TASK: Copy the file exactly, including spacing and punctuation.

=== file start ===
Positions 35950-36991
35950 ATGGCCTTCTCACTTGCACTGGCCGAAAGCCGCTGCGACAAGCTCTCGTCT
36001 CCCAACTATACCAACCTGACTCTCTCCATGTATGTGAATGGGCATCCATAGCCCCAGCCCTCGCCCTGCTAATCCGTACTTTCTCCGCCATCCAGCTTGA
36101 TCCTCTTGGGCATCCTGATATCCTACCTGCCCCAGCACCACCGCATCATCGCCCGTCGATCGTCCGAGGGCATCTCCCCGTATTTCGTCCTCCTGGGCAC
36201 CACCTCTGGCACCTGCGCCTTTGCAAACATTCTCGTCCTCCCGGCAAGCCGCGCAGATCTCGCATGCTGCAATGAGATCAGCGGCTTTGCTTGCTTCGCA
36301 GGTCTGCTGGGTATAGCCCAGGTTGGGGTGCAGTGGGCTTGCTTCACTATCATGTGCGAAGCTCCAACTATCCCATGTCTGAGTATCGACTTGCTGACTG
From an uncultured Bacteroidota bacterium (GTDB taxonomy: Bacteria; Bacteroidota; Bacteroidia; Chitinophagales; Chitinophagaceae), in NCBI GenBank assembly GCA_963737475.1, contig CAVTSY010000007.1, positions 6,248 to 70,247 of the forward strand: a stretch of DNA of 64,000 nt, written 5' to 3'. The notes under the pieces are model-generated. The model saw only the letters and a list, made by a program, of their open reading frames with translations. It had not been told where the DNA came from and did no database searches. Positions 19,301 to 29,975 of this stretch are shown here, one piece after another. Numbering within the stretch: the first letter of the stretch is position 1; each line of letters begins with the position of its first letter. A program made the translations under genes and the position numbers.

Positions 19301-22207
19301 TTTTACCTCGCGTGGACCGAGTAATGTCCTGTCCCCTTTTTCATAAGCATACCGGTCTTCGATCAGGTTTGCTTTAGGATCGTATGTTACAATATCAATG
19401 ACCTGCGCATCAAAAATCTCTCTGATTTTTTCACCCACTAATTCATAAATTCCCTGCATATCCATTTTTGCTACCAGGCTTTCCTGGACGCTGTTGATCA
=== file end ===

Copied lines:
Positions 35950-36991
35950 ATGGCCTTCTCACTTGCACTGGCCGAAAGCCGCTGCGACAAGCTCTCGTCT
36001 CCCAACTATACCAACCTGACTCTCTCCATGTATGTGAATGGGCATCCATAGCCCCAGCCCTCGCCCTGCTAATCCGTACTTTCTCCGCCATCCAGCTTGA
36101 TCCTCTTGGGCATCCTGATATCCTACCTGCCCCAGCACCACCGCATCATCGCCCGTCGATCGTCCGAGGGCATCTCCCCGTATTTCGTCCTCCTGGGCAC
36201 CACCTCTGGCACCTGCGCCTTTGCAAACATTCTCGTCCTCCCGGCAAGCCGCGCAGATCTCGCATGCTGCAATGAGATCAGCGGCTTTGCTTGCTTCGCA
36301 GGTCTGCTGGGTATAGCCCAGGTTGGGGTGCAGTGGGCTTGCTTCACTATCATGTGCGAAGCTCCAACTATCCCATGTCTGAGTATCGACTTGCTGACTG
From an uncultured Bacteroidota bacterium (GTDB taxonomy: Bacteria; Bacteroidota; Bacteroidia; Chitinophagales; Chitinophagaceae), in NCBI GenBank assembly GCA_963737475.1, contig CAVTSY010000007.1, positions 6,248 to 70,247 of the forward strand: a stretch of DNA of 64,000 nt, written 5' to 3'. The notes under the pieces are model-generated. The model saw only the letters and a list, made by a program, of their open reading frames with translations. It had not been told where the DNA came from and did no database searches. Positions 19,301 to 29,975 of this stretch are shown here, one piece after another. Numbering within the stretch: the first letter of the stretch is position 1; each line of letters begins with the position of its first letter. A program made the translations under genes and the position numbers.

Positions 19301-22207
19301 TTTTACCTCGCGTGGACCGAGTAATGTCCTGTCCCCTTTTTCATAAGCATACCGGTCTTCGATCAGGTTTGCTTTAGGATCGTATGTTACAATATCAATG
19401 ACCTGCGCATCAAAAATCTCTCTGATTTTTTCACCCACTAATTCATAAATTCCCTGCATATCCATTTTTGCTACCAGGCTTTCCTGGACGCTGTTGATCA